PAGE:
Like duration, the volume and flow of your period blood tell you how thick or thin your uterine lining is. A normal flow means you have a healthy Goldilocks lining – not too thick, not too thin, just right. 

Volume and flow can also tell you a lot about the quality of your diet and how well your current diet is supporting your body.  When you’re not getting the nutrients you need to make a sufficient amount of high-quality blood, your flow can let you know.

What does it mean if you have a lighter or heavier flow?

  • If you’ve got a lighter flow and it takes you all day to soak a tampon, this is an indication that your uterine lining is thinner than normal. Lots of people with periods think that a light flow is a blessing, but (sorry to spoil it) like short periods, this type of light bleeding means that your body is having a hard time building a healthy uterine lining.

    This could happen for several reasons, but the most common is that you’re short on nutrients – either your current diet is not giving you enough nutrients or your digestive system needs a tune-up so that you can do a better job converting the good stuff you are eating into usable nutrients.
  • If you’ve got a heavy flow and soak a tampon in less than four hours, you should have a nice thick uterine lining. Sounds good, but unfortunately thick linings can come with some issues too. Women with thicker linings sometimes have a hard time shedding it as it takes your uterus a lot more work to get rid of a thick lining.

    The extra work your uterus puts in leads to more bleeding (hence the heavy and/or long flow) and more resources lost. Women with thicker linings are more likely to experience cramps, clotting, inflammation, and fatigue. 

How can you achieve a healthier flow?

There is a handful of seemingly general but incredibly powerful things you can do to improve your cycle and overall health, regardless of what your flow is like. You can find those tips here. In this article, we’re zeroing in on advice specifically related to your flow.

 

If you have a lighter flow, these tips are for you:

  • Improve your diet to increase blood flow. 
    Your body needs more nutrients. Steer away from processed foods and opt for nutrient-rich whole foods, especially ones rich in iron and protein – those are essential nutrients for creating blood.
  • Tune-up your digestive system to improve access to nutrients.
    If you’re already eating whole, healthy and protein-rich foods but still have a light flow, it means your body is having a hard time processing the nutrients you’re eating. This can be a sign that your body is dealing with digestion or absorption issues. To tune up your digestive system, eat some congee. It’s a slow-cooked rice porridge that significantly improves your digestive system’s ability to break down food and use it for energy. (Here’s a recipe from our founder’s clinic.) Note: Sometimes food sensitivities, like gluten or dairy, can screw up the process of turning food into building blocks for the rest of your body. If you’re dealing with food sensitivities, avoid the foods you’re sensitive to!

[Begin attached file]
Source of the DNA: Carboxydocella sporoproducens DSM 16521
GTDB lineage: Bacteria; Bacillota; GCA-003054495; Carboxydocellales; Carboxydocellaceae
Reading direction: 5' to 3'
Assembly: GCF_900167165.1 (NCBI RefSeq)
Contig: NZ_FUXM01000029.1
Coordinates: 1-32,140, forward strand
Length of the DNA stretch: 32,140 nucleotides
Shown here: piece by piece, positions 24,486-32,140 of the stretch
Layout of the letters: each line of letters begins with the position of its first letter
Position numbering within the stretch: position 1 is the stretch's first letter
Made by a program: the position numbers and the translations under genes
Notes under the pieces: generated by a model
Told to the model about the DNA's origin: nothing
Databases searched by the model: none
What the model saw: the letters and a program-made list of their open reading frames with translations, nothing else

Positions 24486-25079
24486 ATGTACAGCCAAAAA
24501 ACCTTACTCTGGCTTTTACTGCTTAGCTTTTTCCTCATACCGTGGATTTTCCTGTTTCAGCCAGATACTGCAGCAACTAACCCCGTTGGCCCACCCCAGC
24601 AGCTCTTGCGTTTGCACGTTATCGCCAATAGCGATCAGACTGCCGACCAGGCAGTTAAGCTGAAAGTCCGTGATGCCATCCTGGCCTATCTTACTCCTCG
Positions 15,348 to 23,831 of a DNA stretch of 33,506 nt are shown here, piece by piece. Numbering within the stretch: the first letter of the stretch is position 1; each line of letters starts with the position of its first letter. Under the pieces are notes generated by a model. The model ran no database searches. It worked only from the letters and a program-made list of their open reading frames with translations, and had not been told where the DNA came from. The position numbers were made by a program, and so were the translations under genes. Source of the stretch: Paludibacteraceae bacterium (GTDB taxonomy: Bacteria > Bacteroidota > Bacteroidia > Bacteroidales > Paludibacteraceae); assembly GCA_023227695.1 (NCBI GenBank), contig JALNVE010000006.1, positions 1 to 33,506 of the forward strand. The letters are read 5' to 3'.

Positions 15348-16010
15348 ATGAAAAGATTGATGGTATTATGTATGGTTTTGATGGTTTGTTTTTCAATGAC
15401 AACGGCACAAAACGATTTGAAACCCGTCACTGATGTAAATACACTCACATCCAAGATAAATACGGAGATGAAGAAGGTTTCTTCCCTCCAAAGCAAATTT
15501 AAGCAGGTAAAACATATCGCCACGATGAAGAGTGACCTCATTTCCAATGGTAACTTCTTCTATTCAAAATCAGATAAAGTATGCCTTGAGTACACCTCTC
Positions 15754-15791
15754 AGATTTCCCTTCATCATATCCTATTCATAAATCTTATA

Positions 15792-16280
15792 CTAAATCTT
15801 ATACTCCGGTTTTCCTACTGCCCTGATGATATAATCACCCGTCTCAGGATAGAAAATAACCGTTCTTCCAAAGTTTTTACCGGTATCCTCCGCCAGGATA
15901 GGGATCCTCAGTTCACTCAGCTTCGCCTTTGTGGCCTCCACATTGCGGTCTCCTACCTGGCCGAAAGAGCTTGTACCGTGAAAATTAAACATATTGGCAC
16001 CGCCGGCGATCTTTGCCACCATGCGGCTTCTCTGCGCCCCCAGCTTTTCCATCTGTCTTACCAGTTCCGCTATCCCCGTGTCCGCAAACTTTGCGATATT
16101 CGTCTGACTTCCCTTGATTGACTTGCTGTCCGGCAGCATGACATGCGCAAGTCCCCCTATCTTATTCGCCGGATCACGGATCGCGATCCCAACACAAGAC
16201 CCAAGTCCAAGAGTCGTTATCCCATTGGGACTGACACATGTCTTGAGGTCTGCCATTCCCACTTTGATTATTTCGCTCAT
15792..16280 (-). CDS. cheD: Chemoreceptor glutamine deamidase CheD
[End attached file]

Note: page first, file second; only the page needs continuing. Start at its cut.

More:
• Take it easy.
    Regardless of whether you need a diet change or a digestion tune-up, if you have a light flow, your body is likely asking you to get some extra rest and focus on taking care of yourself. 

If you have a heavy flow, these tips are for you:

  • Reduce inflammation.
    You can reduce inflammation by incorporating more anti-inflammatory foods into your diet (like turmeric, leafy greens, blueberries, oranges, fatty fish, olive oil, almonds, and walnuts) and cutting back on ones that cause inflammation (like sugar, high-fructose corn syrup, refined carbs and alcohol). Our Cramp Support Formula contains powerful anti-inflammatory herbs that will also help on this front.
  • Use herbs to promote healthy bleeding
    We know, it may sound counter-intuitive that people with heavy flows need to promote bleeding (aren’t you bleeding enough?). But by promoting healthy bleeding early on, you’ll be helping your body shed the lining earlier. Once you’re able to get rid of it, bleeding will normalize and you should have a less painful period as a result.

    The only way we know how to promote healthy bleeding is with herbs. The whole concept is rooted in Chinese medicine and our Cramp Support Formula is designed specifically to help with this. (Shameless plug, we know, but we wouldn’t be making these supplements if they didn’t work.)

Tying it all together

Now that you’ve identified whether you have a heavy, light or normal flow and unpacked the signs your flow sends you, it’s time to zoom out and reflect on the bigger picture. How does your flow relate to the length and frequency of your cycle? What insights do the color and clottiness of your blood reveal? How does all of this relate to the symptoms you’re experiencing and what does that tell you about your overall health?

Understanding the complexities of your inner workings is no simple thing. There’s a lot to consider, which is exactly why we broke this manual into sections. The next one focuses on the bloody world of colors and clots. 

Part 3: Blood Color and Clotting

It may sound a little crazy, but checking out the color and clottiness of your menstrual blood can be super interesting and empowering. It’s one of the reasons we love using a cup! It’s not uncommon for your period color to change from month to month, and (surprise?) period blood isn’t always red. It can also be black, blue, brown, rusty, or pink. Sometimes you’ll notice a clot or two, sometimes it might be super clotty and sometimes it’ll be smooth and clot-free.

This article will teach you to decode the messages that the color and clottiness of your blood send. In it, we’ll answer the following questions:

  • What color period blood is considered healthy?
  • What do the different blood colors mean?
  • What is healthy in terms of clotting?
  • What do clots in period blood tell you?
  • How can you improve the color and clottiness of your period blood?

What does healthy period blood look like?